Noah Zeichner '04 is one of 50 finalists for a $1 million award designed to be the Nobel Prize of education.
Zeichner, who teaches social studies and Spanish at Seattle's Chief Sealth International High School, will find out in March whether he is the recipient of the Global Teacher Prize sponsored by Varkey GEMS Foundation. The award is designed to elevate the teaching profession by honoring educators who spark learning, prepare students to be good global citizens, and encourage others to become teachers.
Zeichner recently was named World Educator of the Year by the Seattle branch of the World Affairs Council. For the past seven years, he has taught a Global Leadership class in which students learn to work as a community as they study contemporary global problems. His students then take their knowledge to a nearby elementary school and teach 4th graders lessons that they develop together. In 2010, Zeichner and one of his Global Leadership students co-founded World Water Week, a local ideas festival that is now in its fourth year.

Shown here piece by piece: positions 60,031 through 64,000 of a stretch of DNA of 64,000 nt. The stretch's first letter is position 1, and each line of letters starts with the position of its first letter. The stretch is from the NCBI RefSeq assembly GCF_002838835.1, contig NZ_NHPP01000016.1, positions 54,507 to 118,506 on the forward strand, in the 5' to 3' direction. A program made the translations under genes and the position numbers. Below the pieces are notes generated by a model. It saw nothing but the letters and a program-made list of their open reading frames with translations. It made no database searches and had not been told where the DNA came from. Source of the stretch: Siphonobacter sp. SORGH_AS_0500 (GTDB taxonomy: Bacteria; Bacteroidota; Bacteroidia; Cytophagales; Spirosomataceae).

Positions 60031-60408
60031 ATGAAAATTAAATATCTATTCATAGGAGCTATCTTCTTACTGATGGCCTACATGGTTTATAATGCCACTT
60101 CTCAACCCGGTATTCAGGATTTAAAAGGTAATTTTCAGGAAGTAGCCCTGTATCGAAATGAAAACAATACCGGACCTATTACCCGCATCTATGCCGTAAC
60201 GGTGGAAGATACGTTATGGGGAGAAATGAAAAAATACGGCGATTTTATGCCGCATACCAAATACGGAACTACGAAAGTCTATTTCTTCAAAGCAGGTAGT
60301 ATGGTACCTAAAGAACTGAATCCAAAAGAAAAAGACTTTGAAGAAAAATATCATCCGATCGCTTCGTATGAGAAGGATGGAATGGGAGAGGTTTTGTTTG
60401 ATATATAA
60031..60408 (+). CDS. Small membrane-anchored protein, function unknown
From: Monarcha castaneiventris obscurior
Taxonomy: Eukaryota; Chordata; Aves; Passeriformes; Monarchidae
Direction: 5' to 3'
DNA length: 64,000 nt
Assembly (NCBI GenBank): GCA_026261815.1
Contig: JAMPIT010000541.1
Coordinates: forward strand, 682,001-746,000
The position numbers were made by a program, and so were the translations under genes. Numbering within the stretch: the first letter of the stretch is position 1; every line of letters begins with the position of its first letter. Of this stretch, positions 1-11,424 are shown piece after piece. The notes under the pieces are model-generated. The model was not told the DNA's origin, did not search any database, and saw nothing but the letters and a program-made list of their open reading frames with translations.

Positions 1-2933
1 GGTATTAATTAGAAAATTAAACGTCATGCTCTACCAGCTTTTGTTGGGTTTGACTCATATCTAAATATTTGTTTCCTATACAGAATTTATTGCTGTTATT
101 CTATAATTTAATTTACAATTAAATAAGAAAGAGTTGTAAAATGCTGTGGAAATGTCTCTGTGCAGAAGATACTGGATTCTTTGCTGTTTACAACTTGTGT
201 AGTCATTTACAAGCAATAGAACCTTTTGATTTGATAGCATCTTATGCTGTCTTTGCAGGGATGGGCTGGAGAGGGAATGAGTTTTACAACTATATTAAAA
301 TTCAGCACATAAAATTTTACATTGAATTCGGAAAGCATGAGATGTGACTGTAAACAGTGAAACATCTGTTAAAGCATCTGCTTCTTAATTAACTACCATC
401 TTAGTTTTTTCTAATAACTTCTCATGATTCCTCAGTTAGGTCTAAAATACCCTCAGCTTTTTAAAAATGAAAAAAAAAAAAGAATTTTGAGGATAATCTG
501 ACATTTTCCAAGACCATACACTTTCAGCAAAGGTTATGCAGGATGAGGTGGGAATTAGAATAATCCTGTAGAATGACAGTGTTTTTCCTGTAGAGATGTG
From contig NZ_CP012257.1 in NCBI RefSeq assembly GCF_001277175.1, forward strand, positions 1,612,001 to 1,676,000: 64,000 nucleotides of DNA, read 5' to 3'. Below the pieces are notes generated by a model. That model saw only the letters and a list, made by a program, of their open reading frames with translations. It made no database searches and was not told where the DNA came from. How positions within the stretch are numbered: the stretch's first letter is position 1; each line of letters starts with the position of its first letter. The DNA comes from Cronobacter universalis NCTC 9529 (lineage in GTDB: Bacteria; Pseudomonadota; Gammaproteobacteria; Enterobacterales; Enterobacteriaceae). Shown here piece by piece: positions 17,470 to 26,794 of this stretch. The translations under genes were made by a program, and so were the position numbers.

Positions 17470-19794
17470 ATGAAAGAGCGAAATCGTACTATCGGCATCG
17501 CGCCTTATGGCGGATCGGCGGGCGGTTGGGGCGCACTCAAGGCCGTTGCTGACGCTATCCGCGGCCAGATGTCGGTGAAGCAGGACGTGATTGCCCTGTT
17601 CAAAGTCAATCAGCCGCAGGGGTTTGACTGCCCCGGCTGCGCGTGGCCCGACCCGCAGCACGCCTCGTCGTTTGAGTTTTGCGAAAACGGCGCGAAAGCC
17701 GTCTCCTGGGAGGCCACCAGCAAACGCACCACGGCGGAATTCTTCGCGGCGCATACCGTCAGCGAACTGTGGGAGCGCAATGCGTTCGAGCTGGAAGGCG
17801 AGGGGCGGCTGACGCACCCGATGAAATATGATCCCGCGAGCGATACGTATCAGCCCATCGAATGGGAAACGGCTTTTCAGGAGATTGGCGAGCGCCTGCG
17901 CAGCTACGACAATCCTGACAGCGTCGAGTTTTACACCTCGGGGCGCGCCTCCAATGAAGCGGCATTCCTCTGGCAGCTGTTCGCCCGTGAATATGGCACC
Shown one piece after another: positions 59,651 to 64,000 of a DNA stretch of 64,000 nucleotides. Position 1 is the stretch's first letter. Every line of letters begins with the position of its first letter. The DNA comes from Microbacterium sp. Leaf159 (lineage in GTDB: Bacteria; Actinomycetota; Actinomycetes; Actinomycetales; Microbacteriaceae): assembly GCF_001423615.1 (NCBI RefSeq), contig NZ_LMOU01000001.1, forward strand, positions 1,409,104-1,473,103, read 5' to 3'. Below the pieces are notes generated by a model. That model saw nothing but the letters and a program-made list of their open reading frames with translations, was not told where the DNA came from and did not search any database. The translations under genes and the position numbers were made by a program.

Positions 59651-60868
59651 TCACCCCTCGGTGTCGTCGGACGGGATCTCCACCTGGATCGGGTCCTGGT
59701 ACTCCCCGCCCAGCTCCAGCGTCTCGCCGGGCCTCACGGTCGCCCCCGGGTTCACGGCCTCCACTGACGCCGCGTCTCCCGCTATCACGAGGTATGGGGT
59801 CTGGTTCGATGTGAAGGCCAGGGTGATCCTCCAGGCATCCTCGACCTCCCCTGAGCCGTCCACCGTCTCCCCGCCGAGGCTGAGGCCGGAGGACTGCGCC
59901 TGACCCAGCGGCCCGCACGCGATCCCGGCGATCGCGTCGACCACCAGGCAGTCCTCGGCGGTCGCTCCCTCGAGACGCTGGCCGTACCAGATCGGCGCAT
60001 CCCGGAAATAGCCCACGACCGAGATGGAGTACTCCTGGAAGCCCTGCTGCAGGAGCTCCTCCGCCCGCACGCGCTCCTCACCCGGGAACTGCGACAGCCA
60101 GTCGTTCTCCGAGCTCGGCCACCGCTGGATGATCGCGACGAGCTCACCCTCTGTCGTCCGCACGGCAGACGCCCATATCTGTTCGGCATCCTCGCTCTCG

A graduate of the University of Washington College of Education's Secondary Teacher Education Program, Zeichner was chosen by the International Research & Exchanges Board in 2011 to be a Teacher for Global Classrooms Fellow. The program, sponsored by the U.S. Department of State Bureau of Educational and Cultural Affairs, included a trip to visit schools in Brazil in 2012. Since 2004 he has served as a Global Visionaries Lead Teacher and has traveled to Guatemala with students multiple times. For the past three years, he has split his time between teaching and working with the Center for Teaching Quality, supporting their global teacher leadership initiatives.
Read Zeichner's biography on the Global Teacher Prize website.
The 50 finalists for the prize were chosen from 1,300 teachers in 127 countries. Sixteen of the 50 are from the United States. The list will be winnowed to 10 in February, and the winner will be named in March in Dubai.
Zeichner was interviewed by The Seattle Times Education Lab blog earlier this year about what it means to be a "teacherpreneur."
Dustin Wunderlich, Director for Marketing and Communications